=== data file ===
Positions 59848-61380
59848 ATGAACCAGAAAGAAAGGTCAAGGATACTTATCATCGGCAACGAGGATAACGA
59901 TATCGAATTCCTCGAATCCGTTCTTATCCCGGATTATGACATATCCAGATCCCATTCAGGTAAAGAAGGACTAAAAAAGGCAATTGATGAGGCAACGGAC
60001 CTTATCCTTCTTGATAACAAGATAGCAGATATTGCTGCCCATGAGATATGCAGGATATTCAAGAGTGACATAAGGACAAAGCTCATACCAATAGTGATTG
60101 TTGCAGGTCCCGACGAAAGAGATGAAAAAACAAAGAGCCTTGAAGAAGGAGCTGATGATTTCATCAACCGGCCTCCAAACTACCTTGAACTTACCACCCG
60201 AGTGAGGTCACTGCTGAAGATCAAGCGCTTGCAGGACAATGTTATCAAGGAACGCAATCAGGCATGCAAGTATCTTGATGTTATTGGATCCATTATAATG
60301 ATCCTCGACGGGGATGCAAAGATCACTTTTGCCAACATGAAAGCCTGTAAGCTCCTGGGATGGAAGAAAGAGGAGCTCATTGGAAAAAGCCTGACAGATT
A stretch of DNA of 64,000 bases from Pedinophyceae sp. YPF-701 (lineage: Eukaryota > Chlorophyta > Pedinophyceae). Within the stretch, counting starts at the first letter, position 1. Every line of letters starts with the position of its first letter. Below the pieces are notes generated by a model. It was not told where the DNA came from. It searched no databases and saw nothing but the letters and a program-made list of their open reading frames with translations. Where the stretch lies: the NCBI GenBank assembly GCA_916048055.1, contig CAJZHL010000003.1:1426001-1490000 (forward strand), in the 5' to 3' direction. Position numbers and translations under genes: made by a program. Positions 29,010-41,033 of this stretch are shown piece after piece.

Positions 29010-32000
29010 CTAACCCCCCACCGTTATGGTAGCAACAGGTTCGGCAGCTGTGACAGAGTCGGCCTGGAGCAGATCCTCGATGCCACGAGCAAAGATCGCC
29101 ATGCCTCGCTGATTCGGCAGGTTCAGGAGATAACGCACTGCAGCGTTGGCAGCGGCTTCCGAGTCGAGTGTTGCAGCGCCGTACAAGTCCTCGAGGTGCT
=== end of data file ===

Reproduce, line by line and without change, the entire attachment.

Positions 59848-61380
59848 ATGAACCAGAAAGAAAGGTCAAGGATACTTATCATCGGCAACGAGGATAACGA
59901 TATCGAATTCCTCGAATCCGTTCTTATCCCGGATTATGACATATCCAGATCCCATTCAGGTAAAGAAGGACTAAAAAAGGCAATTGATGAGGCAACGGAC
60001 CTTATCCTTCTTGATAACAAGATAGCAGATATTGCTGCCCATGAGATATGCAGGATATTCAAGAGTGACATAAGGACAAAGCTCATACCAATAGTGATTG
60101 TTGCAGGTCCCGACGAAAGAGATGAAAAAACAAAGAGCCTTGAAGAAGGAGCTGATGATTTCATCAACCGGCCTCCAAACTACCTTGAACTTACCACCCG
60201 AGTGAGGTCACTGCTGAAGATCAAGCGCTTGCAGGACAATGTTATCAAGGAACGCAATCAGGCATGCAAGTATCTTGATGTTATTGGATCCATTATAATG
60301 ATCCTCGACGGGGATGCAAAGATCACTTTTGCCAACATGAAAGCCTGTAAGCTCCTGGGATGGAAGAAAGAGGAGCTCATTGGAAAAAGCCTGACAGATT
A stretch of DNA of 64,000 bases from Pedinophyceae sp. YPF-701 (lineage: Eukaryota > Chlorophyta > Pedinophyceae). Within the stretch, counting starts at the first letter, position 1. Every line of letters starts with the position of its first letter. Below the pieces are notes generated by a model. It was not told where the DNA came from. It searched no databases and saw nothing but the letters and a program-made list of their open reading frames with translations. Where the stretch lies: the NCBI GenBank assembly GCA_916048055.1, contig CAJZHL010000003.1:1426001-1490000 (forward strand), in the 5' to 3' direction. Position numbers and translations under genes: made by a program. Positions 29,010-41,033 of this stretch are shown piece after piece.

Positions 29010-32000
29010 CTAACCCCCCACCGTTATGGTAGCAACAGGTTCGGCAGCTGTGACAGAGTCGGCCTGGAGCAGATCCTCGATGCCACGAGCAAAGATCGCC
29101 ATGCCTCGCTGATTCGGCAGGTTCAGGAGATAACGCACTGCAGCGTTGGCAGCGGCTTCCGAGTCGAGTGTTGCAGCGCCGTACAAGTCCTCGAGGTGCT